A selection of poems from HQ issue 21, by William Ayot, Gabriel Griffin, Andrew Nightingale, Satyendra Srivastava, Coskun Yerli
Copyright © 1998. Copyright remains with the authors.
Poems from earlier issues * next issue * To index * Back to HQ.
Suits collect in corners. Preening themselves,
they congregate in navy worsted groups
to practice competition and their golf-swing.
Suits are strong on imperfections. They know
that other's failiings, pointed out, can only show
they are themselves a cut above the rest.
Suits in mode like sudden shears, rip and slash.
Instinctively feeling out each others weaknesses.
When it comes to friendship, suits make sacrifices.
Suits triumphant, sit in buttock-clenching fear,
designing neat revenges, hounds-tooth ploys
to serve those they've striped and checked.
Suits, when pressed, admit to loneliness. Racked
at night by intimations that their lives, their plans,
their very dreams are meaningless and hollow.
Like a neutral card from Smiths
Detail: Waterlilies (Monet)
I leave this poem
blank for your own message.
For the children of Nagpuri
The cobra did not have
Any ancestral value
Yet the womenfolk left
A bowl of sweet milk every night
Near the women's bathing place
And the children's curiosity
Took them at the crack of every dawn
To find out if the snakes had come
And drunk the milk
In the night
And after finding the milk still
Unconsumed they laughed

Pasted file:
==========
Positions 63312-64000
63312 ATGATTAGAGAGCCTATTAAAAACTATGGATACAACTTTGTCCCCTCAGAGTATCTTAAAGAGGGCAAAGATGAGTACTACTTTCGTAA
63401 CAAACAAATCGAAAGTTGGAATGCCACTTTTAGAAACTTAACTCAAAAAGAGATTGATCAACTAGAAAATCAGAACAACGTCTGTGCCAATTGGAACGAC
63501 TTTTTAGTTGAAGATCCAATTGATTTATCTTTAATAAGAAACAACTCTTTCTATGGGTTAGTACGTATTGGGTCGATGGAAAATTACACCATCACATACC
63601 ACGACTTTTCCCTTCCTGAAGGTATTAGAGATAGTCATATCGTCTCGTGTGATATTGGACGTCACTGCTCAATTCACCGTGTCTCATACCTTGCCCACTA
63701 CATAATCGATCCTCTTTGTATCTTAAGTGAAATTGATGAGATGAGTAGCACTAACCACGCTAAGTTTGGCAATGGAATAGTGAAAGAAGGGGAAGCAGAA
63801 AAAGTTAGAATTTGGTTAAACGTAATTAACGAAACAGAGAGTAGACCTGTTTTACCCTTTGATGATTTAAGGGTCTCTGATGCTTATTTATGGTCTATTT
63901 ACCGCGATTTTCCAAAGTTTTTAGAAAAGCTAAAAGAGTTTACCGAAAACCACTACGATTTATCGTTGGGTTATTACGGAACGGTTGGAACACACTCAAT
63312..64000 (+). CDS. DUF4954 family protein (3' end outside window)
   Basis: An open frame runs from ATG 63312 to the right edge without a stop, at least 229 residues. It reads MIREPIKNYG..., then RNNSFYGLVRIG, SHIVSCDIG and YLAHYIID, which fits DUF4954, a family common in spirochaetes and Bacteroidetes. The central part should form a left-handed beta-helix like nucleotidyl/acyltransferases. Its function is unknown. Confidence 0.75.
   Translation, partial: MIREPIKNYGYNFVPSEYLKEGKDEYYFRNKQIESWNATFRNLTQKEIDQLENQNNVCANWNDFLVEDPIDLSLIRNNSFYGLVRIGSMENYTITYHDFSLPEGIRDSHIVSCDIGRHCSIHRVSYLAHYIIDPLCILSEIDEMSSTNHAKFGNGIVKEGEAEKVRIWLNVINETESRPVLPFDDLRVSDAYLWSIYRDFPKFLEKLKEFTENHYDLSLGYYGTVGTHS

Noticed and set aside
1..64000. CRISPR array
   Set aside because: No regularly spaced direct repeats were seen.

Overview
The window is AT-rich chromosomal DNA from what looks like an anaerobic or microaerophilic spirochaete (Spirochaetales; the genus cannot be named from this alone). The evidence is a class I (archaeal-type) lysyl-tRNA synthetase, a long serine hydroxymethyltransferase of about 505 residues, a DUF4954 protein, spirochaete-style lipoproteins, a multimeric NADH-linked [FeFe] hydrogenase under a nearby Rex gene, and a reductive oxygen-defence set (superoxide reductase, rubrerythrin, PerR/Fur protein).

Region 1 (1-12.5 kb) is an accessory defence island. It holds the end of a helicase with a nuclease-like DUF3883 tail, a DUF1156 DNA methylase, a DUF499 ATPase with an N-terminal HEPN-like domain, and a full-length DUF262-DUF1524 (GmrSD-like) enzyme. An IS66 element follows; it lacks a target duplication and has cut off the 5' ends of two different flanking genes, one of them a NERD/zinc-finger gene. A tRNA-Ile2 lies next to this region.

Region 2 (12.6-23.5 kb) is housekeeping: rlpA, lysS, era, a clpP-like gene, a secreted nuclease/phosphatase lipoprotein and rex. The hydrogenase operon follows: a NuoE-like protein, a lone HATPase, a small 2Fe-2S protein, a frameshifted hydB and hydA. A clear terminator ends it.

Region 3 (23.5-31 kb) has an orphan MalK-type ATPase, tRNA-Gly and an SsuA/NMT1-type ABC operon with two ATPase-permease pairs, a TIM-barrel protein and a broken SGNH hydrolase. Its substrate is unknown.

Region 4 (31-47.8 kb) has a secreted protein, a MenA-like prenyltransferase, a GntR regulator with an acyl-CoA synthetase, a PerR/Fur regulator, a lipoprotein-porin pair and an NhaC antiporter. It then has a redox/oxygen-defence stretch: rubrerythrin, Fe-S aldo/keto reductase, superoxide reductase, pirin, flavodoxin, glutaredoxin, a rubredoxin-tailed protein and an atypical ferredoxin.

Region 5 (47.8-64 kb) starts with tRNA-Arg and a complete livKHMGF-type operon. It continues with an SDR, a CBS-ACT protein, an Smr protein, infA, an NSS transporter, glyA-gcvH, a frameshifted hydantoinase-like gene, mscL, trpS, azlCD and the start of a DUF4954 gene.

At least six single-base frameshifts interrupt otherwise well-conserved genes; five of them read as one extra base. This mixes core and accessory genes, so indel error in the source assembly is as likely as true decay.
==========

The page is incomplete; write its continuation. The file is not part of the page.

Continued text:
And taunted their mothers
Why do you waste milk like this, Ma?
There aren't any cobras now
They are all dead
My mother with wet tears
And rolling eyes thereupon would only say
My dearest you don't understand
You are not a mother
A mother knows the pain of carrying
A child in her womb for nine months
In this old village one mother
Carried a cobra baby as I carried you
Thatt mother was bathing right there
A cobra passed by
Folded her palms and prayed
O cobra, please don't hurt me
The cobra stood erect for a moment
And looked at her as if spellbound by her beauty
Spat out a white liquid that fell
Almost between her legs
Nine months later she gave birth to a cobra baby
In this family by providing milk
We say to the world that babies are babies
Human or cobra.
(Translated by the author and Ronald Tamplin)
futile! Behind the hill
only silence in the pines
and the harvest on the plain.
See, on the Ferris
Wheel, the girl, as she looks down
and smiles, ascending
with melodies and with lights
to the full moon in the sky.
feast, the boy, lying in bed,
frowns, a kiss, money
in an envelope. Fathers
take their daughters to the dance.
Orta San Giulio, Italy
long after the child's gone
a silver balloon
playing on the ceiling
leaving, you forgot
to take the warmth
out of your handshake
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